Purpose: Limited approach septoplasty (LAS) follows the principle of respecting nasal structures and aims to minimize complications while ensuring proper nasal respiratory function. LAS is only applicable to selected cases of septal deviation. The present study aimed to: (1) compare short- and mid-term complications in two consecutive series of patients with the same type of septal deviation treated with LAS or classical septoplasty; and (2) examine postoperative respiratory function with active anterior rhinomanometry in the two series, and in a group of healthy, non-surgical volunteers. Methods: The study concerned two groups of 20 consecutive patients who underwent LAS or classical septoplasty for deviation in Cottle's areas 4/5, and a control group of 11 healthy adult volunteers with no sinonasal disorders. Results: The mean operating time did not differ significantly between the two groups. Three patients in each group developed minor complications. In a sitting position, the mean total nasal inspiratory resistance was 0.018 and 0.019 Pa ml/s (p = 0.46) in the LAS and classical septoplasty groups, respectively, and the total expiratory resistance was 0.019 and 0.018 Pa ml/s (p = 0.30). In a supine position, the mean total nasal inspiratory resistance was 0.017 and 0.021 Pa ml/s (p = 0.05), and the total expiratory resistance was 0.017 and 0.019 Pa ml/s (p = 0.14) in the LAS and classical septoplasty groups, respectively. Conclusion: In selected cases, LAS achieved much the same short- and mid-term results as classical septoplasty. The mini-invasive approach is certainly more respectful of the nasal mucosa, requiring a less extensive detachment, with consequent faster healing times and less tissue damage.

Short- and mid-term results of limited approach septoplasty

Bertinazzi M;Parrino D;Zanotti C;Marioni G
2020

Abstract

Purpose: Limited approach septoplasty (LAS) follows the principle of respecting nasal structures and aims to minimize complications while ensuring proper nasal respiratory function. LAS is only applicable to selected cases of septal deviation. The present study aimed to: (1) compare short- and mid-term complications in two consecutive series of patients with the same type of septal deviation treated with LAS or classical septoplasty; and (2) examine postoperative respiratory function with active anterior rhinomanometry in the two series, and in a group of healthy, non-surgical volunteers. Methods: The study concerned two groups of 20 consecutive patients who underwent LAS or classical septoplasty for deviation in Cottle's areas 4/5, and a control group of 11 healthy adult volunteers with no sinonasal disorders. Results: The mean operating time did not differ significantly between the two groups. Three patients in each group developed minor complications. In a sitting position, the mean total nasal inspiratory resistance was 0.018 and 0.019 Pa ml/s (p = 0.46) in the LAS and classical septoplasty groups, respectively, and the total expiratory resistance was 0.019 and 0.018 Pa ml/s (p = 0.30). In a supine position, the mean total nasal inspiratory resistance was 0.017 and 0.021 Pa ml/s (p = 0.05), and the total expiratory resistance was 0.017 and 0.019 Pa ml/s (p = 0.14) in the LAS and classical septoplasty groups, respectively. Conclusion: In selected cases, LAS achieved much the same short- and mid-term results as classical septoplasty. The mini-invasive approach is certainly more respectful of the nasal mucosa, requiring a less extensive detachment, with consequent faster healing times and less tissue damage.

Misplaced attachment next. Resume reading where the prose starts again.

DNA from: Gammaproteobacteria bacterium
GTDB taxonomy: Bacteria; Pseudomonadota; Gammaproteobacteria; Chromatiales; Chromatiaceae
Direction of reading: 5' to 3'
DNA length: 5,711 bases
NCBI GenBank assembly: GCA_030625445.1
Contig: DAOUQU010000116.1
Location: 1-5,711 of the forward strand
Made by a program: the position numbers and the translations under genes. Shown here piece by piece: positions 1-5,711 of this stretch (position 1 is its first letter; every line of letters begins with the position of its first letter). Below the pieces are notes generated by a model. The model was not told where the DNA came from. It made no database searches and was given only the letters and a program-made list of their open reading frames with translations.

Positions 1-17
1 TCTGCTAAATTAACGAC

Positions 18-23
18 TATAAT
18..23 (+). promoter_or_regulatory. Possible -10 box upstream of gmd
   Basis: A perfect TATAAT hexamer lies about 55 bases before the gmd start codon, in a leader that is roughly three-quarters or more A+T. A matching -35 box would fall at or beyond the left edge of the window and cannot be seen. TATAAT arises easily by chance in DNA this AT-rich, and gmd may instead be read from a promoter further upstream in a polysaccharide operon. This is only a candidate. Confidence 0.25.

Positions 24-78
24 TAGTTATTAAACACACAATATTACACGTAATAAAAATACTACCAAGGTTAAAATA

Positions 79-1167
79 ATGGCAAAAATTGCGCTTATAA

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Utilizza questo identificativo per citare o creare un link a questo documento: http://hdl.handle.net/11577/3328373
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